This post is part of the series African Americans and the clothes free community
Other posts in this series:
- The African Continent Naturism, Nudism and clothes free living – African Americans and the clothes free community (Current)
- From sacred to profane The Hottentot Venus effect – Naturism,nudism and clothes free living African Americans and the clothes free community
- There are negros among us – Naturism, nudism and clothes free living African Americans and the clothes free community
“Until lions have their own historians, tales of the hunt shall always glorify the hunter” – African Proverb
This is the first in a four-part series of posts about the presence of African-Americans and people of African descent in the clothes free community for Black History Month. This series will look at a brief history of naturism, nudism, and clothes free living in connection with African-Americans and their participation in the clothes free community. Hopefully, this series will accomplish two things; deepen the awareness of the African American community about the historical practice naturism among people of African ancestry. Also to encourage dialogue between the African-American community and the clothes free community about the lingering limiting factors that impact their participation.
In order to understand the current state of African-Americans and naturism, nudism and clothes free living, we have to look back at the history of naturism, nudity and clothes free life among people from the African continent. With few exceptions most examinations of the history of naturism in the clothes free community start with the Greek culture and its penchant for naked athletic events and recreation. However, if one resists the temptation to see the world through a purely Eurocentric lens, one could make the case that naturism existed on the African continent. For no more complex reasons than geography and climate the African continent was more inclined to have people who were nude, naked or clothes free in daily life.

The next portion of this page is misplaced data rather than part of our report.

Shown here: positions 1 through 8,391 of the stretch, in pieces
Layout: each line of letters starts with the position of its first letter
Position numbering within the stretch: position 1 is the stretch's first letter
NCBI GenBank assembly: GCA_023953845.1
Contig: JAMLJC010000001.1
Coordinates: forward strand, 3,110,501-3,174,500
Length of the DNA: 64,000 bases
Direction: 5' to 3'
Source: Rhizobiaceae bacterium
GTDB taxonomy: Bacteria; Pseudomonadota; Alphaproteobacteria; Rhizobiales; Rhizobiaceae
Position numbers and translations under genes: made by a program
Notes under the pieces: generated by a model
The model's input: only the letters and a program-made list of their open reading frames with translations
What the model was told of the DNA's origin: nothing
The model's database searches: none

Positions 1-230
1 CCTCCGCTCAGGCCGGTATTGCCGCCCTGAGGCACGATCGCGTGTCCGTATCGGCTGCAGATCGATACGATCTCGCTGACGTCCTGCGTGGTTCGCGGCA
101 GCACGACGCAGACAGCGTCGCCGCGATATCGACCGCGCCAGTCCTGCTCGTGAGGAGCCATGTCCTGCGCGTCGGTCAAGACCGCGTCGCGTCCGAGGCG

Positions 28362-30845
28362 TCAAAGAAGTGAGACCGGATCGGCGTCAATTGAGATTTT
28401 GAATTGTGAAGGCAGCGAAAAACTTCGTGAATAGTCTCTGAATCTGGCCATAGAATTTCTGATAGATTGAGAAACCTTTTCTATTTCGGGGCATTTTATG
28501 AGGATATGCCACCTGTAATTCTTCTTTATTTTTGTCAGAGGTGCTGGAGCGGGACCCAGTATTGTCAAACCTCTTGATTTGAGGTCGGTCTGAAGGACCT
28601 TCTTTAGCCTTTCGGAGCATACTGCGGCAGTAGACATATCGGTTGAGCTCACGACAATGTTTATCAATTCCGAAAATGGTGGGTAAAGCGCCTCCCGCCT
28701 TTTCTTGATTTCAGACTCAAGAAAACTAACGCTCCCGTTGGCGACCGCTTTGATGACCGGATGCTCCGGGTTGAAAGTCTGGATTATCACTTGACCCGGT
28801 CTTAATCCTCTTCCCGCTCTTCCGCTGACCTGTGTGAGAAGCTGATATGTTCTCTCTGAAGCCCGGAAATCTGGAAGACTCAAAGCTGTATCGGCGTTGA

“Anything from complete nakedness to casual body covering was a lifestyle component from prehistoric times through the Greco-Roman civilizations and into part of the Middle Ages.” Aileen Goodson’s Therapy, Nudity & Joy
According to the XIV Congress of the International Naturist Federation (Agde, France, 1974), naturism is: a way of life in harmony with nature characterised by the practice of communal nudity with the intention of encouraging self-respect, respect for others and for the environment.
While I do not want to suggest that naturism and clothes free living was universally practiced on the African continent, if one uses the definition of naturism from the International Naturist Federation it is fair say that naturism was widely practiced among pre-colonial Africans. Experts in the field, suggest that the start of organized nudism can be traced back to Africa in the practice of sun worship in Egypt. Archeological evidence to that effect goes back as far as 1383 B.C. Modern day home nudists should note the experts say that under the rule of Pharoah Ahken-Aton nudity or wearing the lightest and most transparent clothing was a regular practice in the royal palace.